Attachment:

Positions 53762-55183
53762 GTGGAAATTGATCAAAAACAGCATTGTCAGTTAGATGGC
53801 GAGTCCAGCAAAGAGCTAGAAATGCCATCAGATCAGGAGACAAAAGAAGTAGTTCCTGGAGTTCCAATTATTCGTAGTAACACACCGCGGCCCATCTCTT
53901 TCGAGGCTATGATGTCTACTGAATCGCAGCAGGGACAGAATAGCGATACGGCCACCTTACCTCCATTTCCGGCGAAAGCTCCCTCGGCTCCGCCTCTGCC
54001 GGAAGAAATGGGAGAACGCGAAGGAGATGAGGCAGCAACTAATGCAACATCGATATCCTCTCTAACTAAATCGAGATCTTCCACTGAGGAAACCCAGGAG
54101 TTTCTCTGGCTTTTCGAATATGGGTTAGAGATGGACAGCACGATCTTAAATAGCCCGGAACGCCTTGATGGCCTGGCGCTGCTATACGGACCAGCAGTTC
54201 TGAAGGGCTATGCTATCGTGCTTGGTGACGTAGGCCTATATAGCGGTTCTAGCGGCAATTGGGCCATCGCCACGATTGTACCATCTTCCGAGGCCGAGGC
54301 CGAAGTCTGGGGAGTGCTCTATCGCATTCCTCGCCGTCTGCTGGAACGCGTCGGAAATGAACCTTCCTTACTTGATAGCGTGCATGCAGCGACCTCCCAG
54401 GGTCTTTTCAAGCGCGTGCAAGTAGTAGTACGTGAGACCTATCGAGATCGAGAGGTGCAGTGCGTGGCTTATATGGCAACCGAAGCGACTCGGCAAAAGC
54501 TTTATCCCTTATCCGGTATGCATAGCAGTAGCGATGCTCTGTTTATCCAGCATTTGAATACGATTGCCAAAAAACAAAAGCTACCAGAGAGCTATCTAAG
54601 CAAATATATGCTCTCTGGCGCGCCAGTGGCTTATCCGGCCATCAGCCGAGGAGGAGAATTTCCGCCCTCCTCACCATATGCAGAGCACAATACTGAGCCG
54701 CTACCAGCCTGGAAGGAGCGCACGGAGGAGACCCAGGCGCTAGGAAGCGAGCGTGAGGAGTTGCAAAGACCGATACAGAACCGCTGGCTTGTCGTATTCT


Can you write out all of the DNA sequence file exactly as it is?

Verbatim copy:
Positions 53762-55183
53762 GTGGAAATTGATCAAAAACAGCATTGTCAGTTAGATGGC
53801 GAGTCCAGCAAAGAGCTAGAAATGCCATCAGATCAGGAGACAAAAGAAGTAGTTCCTGGAGTTCCAATTATTCGTAGTAACACACCGCGGCCCATCTCTT
53901 TCGAGGCTATGATGTCTACTGAATCGCAGCAGGGACAGAATAGCGATACGGCCACCTTACCTCCATTTCCGGCGAAAGCTCCCTCGGCTCCGCCTCTGCC
54001 GGAAGAAATGGGAGAACGCGAAGGAGATGAGGCAGCAACTAATGCAACATCGATATCCTCTCTAACTAAATCGAGATCTTCCACTGAGGAAACCCAGGAG
54101 TTTCTCTGGCTTTTCGAATATGGGTTAGAGATGGACAGCACGATCTTAAATAGCCCGGAACGCCTTGATGGCCTGGCGCTGCTATACGGACCAGCAGTTC
54201 TGAAGGGCTATGCTATCGTGCTTGGTGACGTAGGCCTATATAGCGGTTCTAGCGGCAATTGGGCCATCGCCACGATTGTACCATCTTCCGAGGCCGAGGC
54301 CGAAGTCTGGGGAGTGCTCTATCGCATTCCTCGCCGTCTGCTGGAACGCGTCGGAAATGAACCTTCCTTACTTGATAGCGTGCATGCAGCGACCTCCCAG
54401 GGTCTTTTCAAGCGCGTGCAAGTAGTAGTACGTGAGACCTATCGAGATCGAGAGGTGCAGTGCGTGGCTTATATGGCAACCGAAGCGACTCGGCAAAAGC
54501 TTTATCCCTTATCCGGTATGCATAGCAGTAGCGATGCTCTGTTTATCCAGCATTTGAATACGATTGCCAAAAAACAAAAGCTACCAGAGAGCTATCTAAG
54601 CAAATATATGCTCTCTGGCGCGCCAGTGGCTTATCCGGCCATCAGCCGAGGAGGAGAATTTCCGCCCTCCTCACCATATGCAGAGCACAATACTGAGCCG
54701 CTACCAGCCTGGAAGGAGCGCACGGAGGAGACCCAGGCGCTAGGAAGCGAGCGTGAGGAGTTGCAAAGACCGATACAGAACCGCTGGCTTGTCGTATTCT